The reduction of water pollution is progressing with similar slowness, like a badly injured patient taking small, painful steps in rehab. The legislation of the 1970s has produced "incredible improvements in American waters" in Heat-Moon's estimation, but a relapse is always possible: "The very year we started out," he says, "in April '95, right-wing extremists in Congress were attempting to undo the Clean Water Act. It didn't happen because Americans wouldn't buy into that Contract with America and Newt Gingrich, but at the time it looked bad." And Heat-Moon emphasizes that however real the gains, much work remains undone: "We're better, it seems to me, than we were in, say, 1950, when I was a boy, but we've still got a long way to go. We've gotten rid of a lot of the easy things. The point-source pollution I think we're doing very well on, thanks to the Clean Water Act. But non-point-source pollution -- the pollution that's running off from farm fields or parking lots -- those things are harder to solve. We really have to get agriculture trying to realize the importance of our waters."
Such environmental awareness is necessary not just in farming but also in ranching. "We have this romantic view of the rancher as the cowboy out there," Heat-Moon says, "and in some cases that's true, but in many, many cases it's not true. To take a local illustration here, Anheuser-Busch controls through leases a great many of the lands in the West. Hewlett-Packard, as I mention in the book, has a lot of acres out there. We can keep going, and you get into foreign corporations: The Japanese and Canadians control a lot of American leases. When they're grazing public land, that means that the American taxpayer is underwriting these corporations to graze cattle, because the lease fee in no way returns what it costs us as people, as a government, to protect those lands. In places it's just utterly outrageous: to get into a wilderness area and find, as happened several times, we couldn't take a step without trying to step over cowpie. Now in what way cattle qualifies as a wild creature is well beyond my ability to comprehend. So we really have to do something about this archaic grazing act. It's a 19th-century law that probably made some sense 100 years ago; it makes no sense now. It's destructive, it costs all of us money, and it's degrading our waters and our lands, it's polluting our health."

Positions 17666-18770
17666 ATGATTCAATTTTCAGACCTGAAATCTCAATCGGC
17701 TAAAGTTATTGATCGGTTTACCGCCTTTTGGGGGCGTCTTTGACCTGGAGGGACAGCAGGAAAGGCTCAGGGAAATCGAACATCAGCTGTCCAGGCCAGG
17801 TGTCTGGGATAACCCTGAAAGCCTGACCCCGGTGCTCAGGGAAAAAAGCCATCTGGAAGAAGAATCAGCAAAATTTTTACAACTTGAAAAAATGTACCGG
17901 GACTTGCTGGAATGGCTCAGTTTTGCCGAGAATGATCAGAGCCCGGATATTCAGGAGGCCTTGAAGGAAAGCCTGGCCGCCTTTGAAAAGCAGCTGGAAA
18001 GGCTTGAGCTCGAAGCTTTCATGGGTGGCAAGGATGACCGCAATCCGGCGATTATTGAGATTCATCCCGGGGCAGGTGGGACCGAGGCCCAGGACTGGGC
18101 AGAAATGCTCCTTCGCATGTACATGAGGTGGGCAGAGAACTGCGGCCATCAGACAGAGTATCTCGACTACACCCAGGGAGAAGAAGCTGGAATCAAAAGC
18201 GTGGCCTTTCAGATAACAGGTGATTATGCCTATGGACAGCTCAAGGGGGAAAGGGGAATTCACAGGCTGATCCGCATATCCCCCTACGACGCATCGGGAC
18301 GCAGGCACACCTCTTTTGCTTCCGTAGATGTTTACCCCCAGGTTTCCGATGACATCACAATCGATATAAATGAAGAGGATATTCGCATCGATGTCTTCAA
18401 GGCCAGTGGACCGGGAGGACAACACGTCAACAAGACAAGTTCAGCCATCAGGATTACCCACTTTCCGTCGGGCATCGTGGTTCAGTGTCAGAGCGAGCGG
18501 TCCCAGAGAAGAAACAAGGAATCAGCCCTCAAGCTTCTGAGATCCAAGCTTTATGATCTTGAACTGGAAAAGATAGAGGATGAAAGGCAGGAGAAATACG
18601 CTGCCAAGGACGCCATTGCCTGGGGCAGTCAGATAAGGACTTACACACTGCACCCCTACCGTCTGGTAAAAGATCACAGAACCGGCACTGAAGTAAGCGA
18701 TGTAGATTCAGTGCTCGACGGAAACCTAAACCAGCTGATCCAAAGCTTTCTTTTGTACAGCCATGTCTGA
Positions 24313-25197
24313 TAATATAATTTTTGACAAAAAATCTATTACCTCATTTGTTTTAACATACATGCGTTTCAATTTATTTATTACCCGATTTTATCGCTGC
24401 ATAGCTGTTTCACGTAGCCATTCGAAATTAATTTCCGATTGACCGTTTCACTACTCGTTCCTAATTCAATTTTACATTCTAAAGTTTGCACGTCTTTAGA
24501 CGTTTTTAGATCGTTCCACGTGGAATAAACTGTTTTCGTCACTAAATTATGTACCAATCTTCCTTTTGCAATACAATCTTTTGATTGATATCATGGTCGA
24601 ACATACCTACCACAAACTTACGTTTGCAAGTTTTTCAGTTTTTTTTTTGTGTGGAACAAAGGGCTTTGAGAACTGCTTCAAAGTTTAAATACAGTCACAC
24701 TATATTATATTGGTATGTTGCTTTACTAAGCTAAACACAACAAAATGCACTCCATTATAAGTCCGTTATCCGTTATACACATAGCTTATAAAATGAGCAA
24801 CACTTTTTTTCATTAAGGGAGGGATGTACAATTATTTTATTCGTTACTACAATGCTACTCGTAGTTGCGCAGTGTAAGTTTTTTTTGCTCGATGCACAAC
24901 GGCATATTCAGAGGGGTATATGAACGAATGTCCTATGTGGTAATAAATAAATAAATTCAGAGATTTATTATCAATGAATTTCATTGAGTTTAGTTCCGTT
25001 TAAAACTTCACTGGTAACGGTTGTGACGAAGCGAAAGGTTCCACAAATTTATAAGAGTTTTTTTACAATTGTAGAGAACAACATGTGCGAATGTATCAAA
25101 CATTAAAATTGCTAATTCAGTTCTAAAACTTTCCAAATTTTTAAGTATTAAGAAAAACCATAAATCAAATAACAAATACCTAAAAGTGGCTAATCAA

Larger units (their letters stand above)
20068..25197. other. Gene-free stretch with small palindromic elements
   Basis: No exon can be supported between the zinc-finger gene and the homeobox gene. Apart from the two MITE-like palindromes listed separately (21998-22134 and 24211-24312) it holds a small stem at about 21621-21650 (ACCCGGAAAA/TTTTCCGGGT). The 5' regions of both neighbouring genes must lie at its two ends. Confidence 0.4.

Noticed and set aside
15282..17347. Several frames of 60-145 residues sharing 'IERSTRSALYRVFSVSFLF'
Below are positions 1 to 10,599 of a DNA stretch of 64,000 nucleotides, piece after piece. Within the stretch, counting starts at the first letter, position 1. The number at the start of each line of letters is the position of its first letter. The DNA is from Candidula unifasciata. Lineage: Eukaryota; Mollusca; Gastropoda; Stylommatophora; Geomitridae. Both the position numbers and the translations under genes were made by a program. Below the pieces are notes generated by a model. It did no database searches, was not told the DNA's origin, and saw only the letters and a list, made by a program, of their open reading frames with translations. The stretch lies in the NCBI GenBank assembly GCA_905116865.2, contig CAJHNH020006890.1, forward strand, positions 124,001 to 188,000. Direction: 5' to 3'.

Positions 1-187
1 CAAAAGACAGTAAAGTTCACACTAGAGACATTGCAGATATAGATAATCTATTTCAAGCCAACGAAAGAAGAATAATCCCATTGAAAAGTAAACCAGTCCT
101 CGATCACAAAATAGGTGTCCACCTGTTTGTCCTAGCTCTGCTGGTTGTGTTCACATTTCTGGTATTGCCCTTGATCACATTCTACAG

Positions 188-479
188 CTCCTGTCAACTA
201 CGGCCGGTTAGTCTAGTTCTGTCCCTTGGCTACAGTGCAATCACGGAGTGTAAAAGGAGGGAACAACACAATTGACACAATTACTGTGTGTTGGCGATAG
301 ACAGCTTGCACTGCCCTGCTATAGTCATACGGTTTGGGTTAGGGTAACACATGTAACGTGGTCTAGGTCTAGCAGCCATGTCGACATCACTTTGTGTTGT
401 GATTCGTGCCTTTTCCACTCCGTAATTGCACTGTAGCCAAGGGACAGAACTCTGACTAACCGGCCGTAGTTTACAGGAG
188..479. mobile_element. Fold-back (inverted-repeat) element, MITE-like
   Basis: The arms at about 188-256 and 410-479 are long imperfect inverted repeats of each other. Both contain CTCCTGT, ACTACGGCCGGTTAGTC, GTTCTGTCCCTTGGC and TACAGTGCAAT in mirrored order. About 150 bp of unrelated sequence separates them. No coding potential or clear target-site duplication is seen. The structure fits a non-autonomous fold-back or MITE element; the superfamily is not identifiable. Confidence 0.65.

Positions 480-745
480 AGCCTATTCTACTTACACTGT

Another remnant of the 19th century -- the 1872 Mining Law -- causes similar problems. Heat-Moon provides a disturbing example: "There's a whole mountain face near Lewiston, Mont., not too far from the upper Missouri, that I first remember seeing in the early '90s -- the face of the mountain was there. When I saw it in '95 on this trip, half the face of that mountain was gone, and it really shows up. It comes up out of the ground like Mount Rushmore -- there's this plain and then there's the face of the mountain. It's gone. And who took it down? Canadians. It's a goldmine. And what process did they use to try to leach the gold, it's in such low quantities? Cyanide. So we lose the face of a mountain -- and when you lose granite, you've lost granite forever. You don't restore that. This is not like a coal strip mine where you can go in and contour the hills again. It's gone -- it's that way until humankind disappears from the face of the earth. The best we can do is go out there and try to chisel faces in it. And the cyanide remains there to run off into groundwater and other things. It's just a horrifying thing to think again that American taxpayers are not getting the proper return for this. Not only do we lose the mountain, not only do we add these poisons to our groundwater, we also are underwriting these companies to do this."